The first words that jump into my mind when I think about the iTunes controller market are “over saturated.” That said, many of them skimp on the features, and lack a little design polish. Only a handful of them do their job well, and only a few of those do it with style.
CoverSutra by Sophiestication software is my personal favorite iTunes controller. I’m going to detail why I chose it over the other controllers out there, and highlight a few of the features that make it particularly unique.
There comes a time in the life of a designer where they seek methods to make their already beautiful design magnificent. The grid system is one of these such alternate methods, with many application developers, both online and offline, creating their own for a specific purpose. Two popular examples in the web field are the 960 grid system and the blueprint framework. Slammer takes this to a whole new level, adding in powerful tools to manipulate your grid system framework across all platforms.
Slammer, developed by Ringce, is an advanced layout tool that allows web and interface designers alike to create and tweak their layouts to align with a grid system, golden sections, harmonious sections and the fibonacci series.
Today, I’ll be taking a look at TimeNet, a long-standing player in the field of time tracking and project management. The application allows you to take control of your clients and projects, easily send invoices, and stay on top of who owes you what.
It offers a fairly simple window-based interface, to show you only the information you need at any given time. This makes it pleasant to navigate, and slightly different from more complex competitors.
Flickr is arguably the most widely used photo sharing website around, with hundreds of thousands of photos hosted online and a fantastic API resulting in many third party apps.
Today we will look at Flickery, a Mac desktop client which pretty much does it all, from managing your account to searching the Flickr photo library. Flickery has been developed by Eternal Storms Software who also brought us Hierarchical Dock and GimmeSomeTune.
Loren Brichter of atebits has become a highly acclaimed OS X/iPhone developer in recent years as the man behind Tweetie, but that’s not all he’s worked on in the past. Today we’re going to delve into another atebits application – Scribbles.
Put simply, Scribbles is a lightweight tool for drawing on your Mac. It reminds me of Microsoft Paint, but with all the power and flair you’d expect from an OS X application. Deceptively simple at the outset, the power behind what you can do with Scribbles is remarkable.
In 2005, Apple released the first Mighty Mouse. A year later a bluetooth version was released. As much as we appreciate Apple’s attempt to creating a good looking mouse, the Mighty Mouse was heavily criticized for its usability – right click was awkward and the scrolling wheel was difficult to keep clean. How many times did we bang our heads because the wheel had stopped working?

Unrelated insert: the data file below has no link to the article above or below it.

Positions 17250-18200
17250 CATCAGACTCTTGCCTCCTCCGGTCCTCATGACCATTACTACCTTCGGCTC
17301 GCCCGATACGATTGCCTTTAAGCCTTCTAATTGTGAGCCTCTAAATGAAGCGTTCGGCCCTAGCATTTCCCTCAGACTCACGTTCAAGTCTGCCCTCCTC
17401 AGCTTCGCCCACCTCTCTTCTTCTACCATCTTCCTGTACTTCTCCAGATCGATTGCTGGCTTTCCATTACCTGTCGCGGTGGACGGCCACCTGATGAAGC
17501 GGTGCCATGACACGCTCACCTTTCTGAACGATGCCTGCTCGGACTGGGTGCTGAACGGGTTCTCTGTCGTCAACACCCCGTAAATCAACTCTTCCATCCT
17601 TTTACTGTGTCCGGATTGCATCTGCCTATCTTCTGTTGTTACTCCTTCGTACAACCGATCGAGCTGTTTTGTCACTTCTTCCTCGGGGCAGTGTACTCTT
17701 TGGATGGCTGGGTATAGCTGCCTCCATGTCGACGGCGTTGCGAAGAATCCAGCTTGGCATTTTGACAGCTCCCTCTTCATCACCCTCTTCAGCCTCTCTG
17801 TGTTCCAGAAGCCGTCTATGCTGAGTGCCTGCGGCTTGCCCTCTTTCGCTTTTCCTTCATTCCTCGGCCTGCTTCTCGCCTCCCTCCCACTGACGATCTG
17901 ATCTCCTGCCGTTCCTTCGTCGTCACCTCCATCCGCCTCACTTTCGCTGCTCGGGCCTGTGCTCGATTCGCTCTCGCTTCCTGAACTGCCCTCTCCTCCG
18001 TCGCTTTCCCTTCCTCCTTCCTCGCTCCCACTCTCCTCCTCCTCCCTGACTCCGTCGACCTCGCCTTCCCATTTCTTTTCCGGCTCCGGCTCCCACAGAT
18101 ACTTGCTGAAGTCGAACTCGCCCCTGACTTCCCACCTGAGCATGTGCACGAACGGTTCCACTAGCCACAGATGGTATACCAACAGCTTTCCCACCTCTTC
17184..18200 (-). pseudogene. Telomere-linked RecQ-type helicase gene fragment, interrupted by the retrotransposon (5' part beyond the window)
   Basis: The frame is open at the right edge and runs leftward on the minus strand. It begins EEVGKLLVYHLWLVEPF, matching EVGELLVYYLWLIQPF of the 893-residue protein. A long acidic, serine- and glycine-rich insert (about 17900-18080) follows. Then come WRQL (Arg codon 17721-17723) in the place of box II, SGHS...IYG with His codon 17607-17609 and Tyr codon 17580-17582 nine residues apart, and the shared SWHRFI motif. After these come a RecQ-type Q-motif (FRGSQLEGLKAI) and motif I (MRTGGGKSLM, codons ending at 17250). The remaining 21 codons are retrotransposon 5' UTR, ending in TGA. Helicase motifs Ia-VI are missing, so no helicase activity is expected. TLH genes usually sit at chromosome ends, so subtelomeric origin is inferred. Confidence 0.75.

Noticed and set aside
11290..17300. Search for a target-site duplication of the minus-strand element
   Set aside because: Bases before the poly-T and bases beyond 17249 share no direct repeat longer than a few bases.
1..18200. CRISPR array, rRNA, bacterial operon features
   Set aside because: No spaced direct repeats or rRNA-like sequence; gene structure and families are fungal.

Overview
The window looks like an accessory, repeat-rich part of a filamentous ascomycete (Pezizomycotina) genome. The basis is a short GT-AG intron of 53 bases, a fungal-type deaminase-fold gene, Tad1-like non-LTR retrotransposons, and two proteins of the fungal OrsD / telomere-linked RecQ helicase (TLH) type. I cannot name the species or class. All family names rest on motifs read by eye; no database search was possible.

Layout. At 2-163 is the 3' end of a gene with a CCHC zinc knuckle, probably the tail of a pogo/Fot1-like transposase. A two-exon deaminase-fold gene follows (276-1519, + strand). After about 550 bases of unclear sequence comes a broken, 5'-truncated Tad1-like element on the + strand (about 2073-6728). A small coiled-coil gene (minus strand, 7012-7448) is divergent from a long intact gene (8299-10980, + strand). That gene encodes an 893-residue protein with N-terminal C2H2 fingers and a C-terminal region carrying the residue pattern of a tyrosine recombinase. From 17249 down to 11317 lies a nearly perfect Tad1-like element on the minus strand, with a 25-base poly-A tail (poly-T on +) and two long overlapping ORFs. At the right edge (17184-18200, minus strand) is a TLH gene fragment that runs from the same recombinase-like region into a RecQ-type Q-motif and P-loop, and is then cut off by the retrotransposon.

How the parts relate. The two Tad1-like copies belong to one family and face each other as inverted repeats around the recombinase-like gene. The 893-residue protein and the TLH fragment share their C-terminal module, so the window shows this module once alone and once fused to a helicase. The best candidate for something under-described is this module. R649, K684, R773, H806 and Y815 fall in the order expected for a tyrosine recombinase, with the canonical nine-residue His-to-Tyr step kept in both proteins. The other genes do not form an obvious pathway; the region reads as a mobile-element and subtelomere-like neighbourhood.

The future of Apple’s mouse family is all of a sudden looking brighter with the introduction of the new Magic Mouse. If you are inline with Apple’s design philosophy, you would love the hardware design of the Magic Mouse – it’s simple, and it’s beautiful. The Mighty Mouse was a great piece of design with only a visible scrolling wheel on the top surface, the Magic Mouse takes one step further and presents you with one clean, curved top surface. From purely the appearance perspective, the Magic Mouse is absolutely breathtaking.
As a precursor to this review, I’d like to mention that Vibealicious will soon be releasing version Notify version 2.0. Around half the features covered are those planned for inclusion in the updated version. I have been lucky enough to beta test the forthcoming app, which has a number of changes that make Notify far more than just a regular email notifier.
Notify does what it’s name says – it tells you when you have a new message in your inbox. Version 2.0 goes beyond that, from viewing messages on multiple accounts to quickly responding to messages. This review will run through what you can expect from the app at the moment, along with what’s coming in the next few months.
A wide range of different iPhone apps are available for reading news – whether via RSS, or another method. Today I’m taking a look at Broadersheet, a $3.99 iPhone application that aims to be your portable electronic newspaper, aggregating the content that interests you most from a range of different sources.
A few features make it stand out from the crowd: it’s intelligent, and learns which stories interest you most as you rate them, you can read stories offline, and also view a simplified version of a website – optimised for the iPhone’s screen.
I’ll be looking at these features in greater detail, and assessing whether it’s a good solution for reading news on-the-go.
Delicious is a fantastic service for organizing, sharing, and finding great bookmarks on the web. However I’ve never thought much of the bland appearance of the site and as a result I’ve never felt the urge to sign up. Until now.
After finding out about Delibar, a new Delicious client for Mac from Shiny Frog, I’ve realized the potential of Delicious bookmarking and Delibar feels like the perfect way to do it. Delibar lets you search, share, discover, and organize your Delicious account right from within the Menu Bar on your Mac. This review will take a look at exactly what Delibar is capable of.